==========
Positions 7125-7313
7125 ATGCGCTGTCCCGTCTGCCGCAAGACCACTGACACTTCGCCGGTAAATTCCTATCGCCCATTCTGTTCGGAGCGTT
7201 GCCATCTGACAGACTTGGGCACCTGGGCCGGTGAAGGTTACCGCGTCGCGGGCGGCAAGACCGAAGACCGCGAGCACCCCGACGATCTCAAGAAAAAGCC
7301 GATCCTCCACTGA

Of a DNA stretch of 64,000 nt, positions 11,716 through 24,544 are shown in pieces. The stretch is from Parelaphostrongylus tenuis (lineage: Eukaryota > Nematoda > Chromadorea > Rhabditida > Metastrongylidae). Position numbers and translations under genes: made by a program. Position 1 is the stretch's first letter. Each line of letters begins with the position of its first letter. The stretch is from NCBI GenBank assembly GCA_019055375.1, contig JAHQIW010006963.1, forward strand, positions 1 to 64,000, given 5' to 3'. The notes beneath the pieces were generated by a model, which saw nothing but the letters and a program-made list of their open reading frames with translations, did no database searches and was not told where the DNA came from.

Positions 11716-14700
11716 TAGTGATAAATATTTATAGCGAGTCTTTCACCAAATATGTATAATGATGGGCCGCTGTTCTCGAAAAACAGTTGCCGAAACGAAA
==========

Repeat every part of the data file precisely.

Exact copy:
Positions 7125-7313
7125 ATGCGCTGTCCCGTCTGCCGCAAGACCACTGACACTTCGCCGGTAAATTCCTATCGCCCATTCTGTTCGGAGCGTT
7201 GCCATCTGACAGACTTGGGCACCTGGGCCGGTGAAGGTTACCGCGTCGCGGGCGGCAAGACCGAAGACCGCGAGCACCCCGACGATCTCAAGAAAAAGCC
7301 GATCCTCCACTGA

Of a DNA stretch of 64,000 nt, positions 11,716 through 24,544 are shown in pieces. The stretch is from Parelaphostrongylus tenuis (lineage: Eukaryota > Nematoda > Chromadorea > Rhabditida > Metastrongylidae). Position numbers and translations under genes: made by a program. Position 1 is the stretch's first letter. Each line of letters begins with the position of its first letter. The stretch is from NCBI GenBank assembly GCA_019055375.1, contig JAHQIW010006963.1, forward strand, positions 1 to 64,000, given 5' to 3'. The notes beneath the pieces were generated by a model, which saw nothing but the letters and a program-made list of their open reading frames with translations, did no database searches and was not told where the DNA came from.

Positions 11716-14700
11716 TAGTGATAAATATTTATAGCGAGTCTTTCACCAAATATGTATAATGATGGGCCGCTGTTCTCGAAAAACAGTTGCCGAAACGAAA